Yeah I still hate meat.  I hate cooking it and I hate eating it.  But sometimes, you gotta go what you gotta do.  And so sometimes, you gotta make chicken marsala for the carnivores in your life.  I have a direct quote that this meal is "life changing."  I'm pretty sure Jesse said it as a joke, but when my mom and Nick ate the leftovers, they agreed whole-heartedly.  I know it might be hard to take it from a vegetarian when I tell you a chicken dinner went well, so take it from them: this is a life-changing chicken marsala.

The chicken gets prepared first.  No, I did not like touching it.  But I bought chicken cutlets, so there was less touching necessary (otherwise the recipe recommended pounding the chicken flat... EW!).  It's salted and peppered, and coated with flour, then cooked on the stove.  I have to admit that I was a little panicky about cooking chicken in a skillet.  I don't think I have ever done that.  How the heck do you know if it's done or not!?  I like to bake things until there is no chance of salmonella!  Telling me to cook it for 3 minutes per side is really not enough for me.  I started to be sure that I was going to poison Jesse with raw chicken, but I refused to cut one open to check.  (Spoiler alert: he lived).

Anyway, then there's the sauce, and here is where the lives begin changing, I think.  Imagine this: pancetta (or bacon if you can't find that), mushrooms, garlic, and shallot, sweetened a bit by some tomato paste, cut with lemon juice, and of course that classic marsala flavor.  I ate some of the mushrooms, and even I can attest that the sauce was incredible.  If you're craving marsala, this is your sauce.

Serve this over mashed potatoes or egg noodles.  Just serve it.  Trust the vegetarian.  Or, if you don't, trust the carnivores who called it life changing.  If you want to take my word for something, roast some broccoli and sprinkle it with salt, pepper, and a little lemon juice.  Now that was life changing.


chicken marsala
from Annie's Eats

2 - 4 boneless, skinless chicken breasts
1 cup unbleached all-purpose flour
kosher salt
ground black pepper
2 tablespoons olive oil
4 slices bacon or pancetta, chopped
2 cups white or cremini mushrooms
2 large garlic cloves, minced
1 tablespoon minced shallot
1 tablespoon tomato paste
1 1/2 cups Marsala wine
1 1/2 tablespoons fresh lemon juice (1 small lemon)
4 tablespoons unsalted butter, cut into 4 pieces, at room temperature
2 tablespoons chopped fresh parsley leaves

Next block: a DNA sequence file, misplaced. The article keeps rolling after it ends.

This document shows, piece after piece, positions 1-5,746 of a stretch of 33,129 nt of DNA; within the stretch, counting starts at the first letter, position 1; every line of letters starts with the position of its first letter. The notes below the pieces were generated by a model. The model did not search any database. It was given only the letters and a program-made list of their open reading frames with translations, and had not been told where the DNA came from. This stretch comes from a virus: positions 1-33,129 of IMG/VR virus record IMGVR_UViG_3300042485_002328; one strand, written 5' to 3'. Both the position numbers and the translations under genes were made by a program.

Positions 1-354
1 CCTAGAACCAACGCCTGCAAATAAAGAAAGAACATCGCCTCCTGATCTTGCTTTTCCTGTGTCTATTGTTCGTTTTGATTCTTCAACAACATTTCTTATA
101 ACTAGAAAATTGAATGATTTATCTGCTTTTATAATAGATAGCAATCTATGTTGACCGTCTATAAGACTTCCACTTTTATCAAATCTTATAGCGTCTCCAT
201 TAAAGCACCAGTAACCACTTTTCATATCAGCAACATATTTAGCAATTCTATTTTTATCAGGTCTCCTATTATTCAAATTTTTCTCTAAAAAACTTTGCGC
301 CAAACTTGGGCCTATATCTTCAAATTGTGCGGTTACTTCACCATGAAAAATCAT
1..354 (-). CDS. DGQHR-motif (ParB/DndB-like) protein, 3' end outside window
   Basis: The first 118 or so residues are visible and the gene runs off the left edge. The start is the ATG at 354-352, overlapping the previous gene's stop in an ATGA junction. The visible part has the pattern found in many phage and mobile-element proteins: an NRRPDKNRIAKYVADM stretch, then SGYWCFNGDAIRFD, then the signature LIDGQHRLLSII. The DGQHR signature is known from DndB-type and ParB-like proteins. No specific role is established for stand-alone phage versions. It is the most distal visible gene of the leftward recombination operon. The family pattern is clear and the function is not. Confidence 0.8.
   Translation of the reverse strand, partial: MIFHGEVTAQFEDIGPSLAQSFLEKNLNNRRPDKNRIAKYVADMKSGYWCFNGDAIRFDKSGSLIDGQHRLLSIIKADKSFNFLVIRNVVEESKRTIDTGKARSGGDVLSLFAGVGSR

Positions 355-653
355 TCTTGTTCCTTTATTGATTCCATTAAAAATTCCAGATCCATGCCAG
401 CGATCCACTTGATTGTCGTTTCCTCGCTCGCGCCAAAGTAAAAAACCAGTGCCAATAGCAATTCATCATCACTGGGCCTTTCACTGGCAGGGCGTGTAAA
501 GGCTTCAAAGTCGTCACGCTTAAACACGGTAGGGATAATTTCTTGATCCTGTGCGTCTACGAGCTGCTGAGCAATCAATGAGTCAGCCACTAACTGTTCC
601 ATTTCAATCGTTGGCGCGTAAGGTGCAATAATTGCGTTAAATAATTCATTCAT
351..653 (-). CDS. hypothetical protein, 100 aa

1)Adjust oven rack to lower-middle position.  Place a large heatproof dinner plate on the oven rack, and heat oven to 200 degrees.  Heat a 12" heavy bottomed skillet over medium-high heat until very hot, about 3 minutes.  Pat chicken breasts dry.  Meanwhile, place flour in a shallow bowl or pie plate. Season both sides of chicken cutlets with salt and pepper.  Working one piece at a time, coat both sides with flour.  Lift breast from tapered end and shake to remove excess flour; set aside.

2) Add oil to hot skillet and heat until shimmering.  Place floured cutlets in a single layer in the skillet and cook until golden brown, about 3 minutes.  Using tongs, flip cutlets and cook on second side until golden brown and meat feels firm when pressed with finger, about 3 minutes.  Transfer chicken to heated plate and return to oven.

3) Return skillet to low heat and add pancetta or bacon.  Saute, stirring occasionally and scraping pan bottom loosen browned bits until pancetta is brown and crisp, about 4 minutes.  With a slotted spoon, transfer the pancetta to a paper-towel lined plate.  Add mushrooms and increase heat to medium-high; stirring occasionally and scraping pan bottom, until liquid released by mushrooms is evaporated and mushrooms begin to brown, about 8 minutes.  Add garlic and shallot and saute for one minute.

4) Add cooked pancetta and tomato paste.  Stir while sautéing, until tomato paste begins to brown, about 1 minute.  Off heat, add marsala.  Return pan to high heat and simmer vigorously, scraping browned bits from pan bottom until sauce is slightly syrupy and reduced to about 1 1/4 cups, about 5 minutes.  Off heat, add lemon juice and any accumulated juices from the chicken.  Whisk in butter 1 tablespoon at a time.  Season to taste with salt and pepper, and stir in parsley.  Pour sauce over chicken and serve immediately.

Thursday, November 19, 2015

Cranberry Thumbprint Cookies

I stress bake.  It's what I have to do when I am worrying about myself to keep my hands and mind busy.  That means you can expect lots of baked goods recipes coming up, because stress has become my way of life over the past few weeks!

Anyway, the stress of Bridget's life brings you these cranberry thumbprint cookies.  My mom actually picked these cranberries in the woods.  How cool is that?  Massachusetts can be so cool sometimes.  She had pocketfuls of cranberries with no real plan for them, so I squirreled them away to my house and found this recipe, which was just lengthy enough to keep me busy on a stressful weekend evening.  In fact, since Poppy has been barking for a solid hour, I wish I had some fresh wild cranberries right about now.

The cookies are interesting because they have cornmeal in them.  They are lightly flavored with orange zest.  And, being thumbprint cookies, they then get filled with a sort of cranberry jam (which, by the way, would be amazing in and of itself).  It's simple to make: you just boil cranberries, sugar, water, and a strip of orange zest until the berries pop.  It makes your house smell like a holiday, and it's beautiful.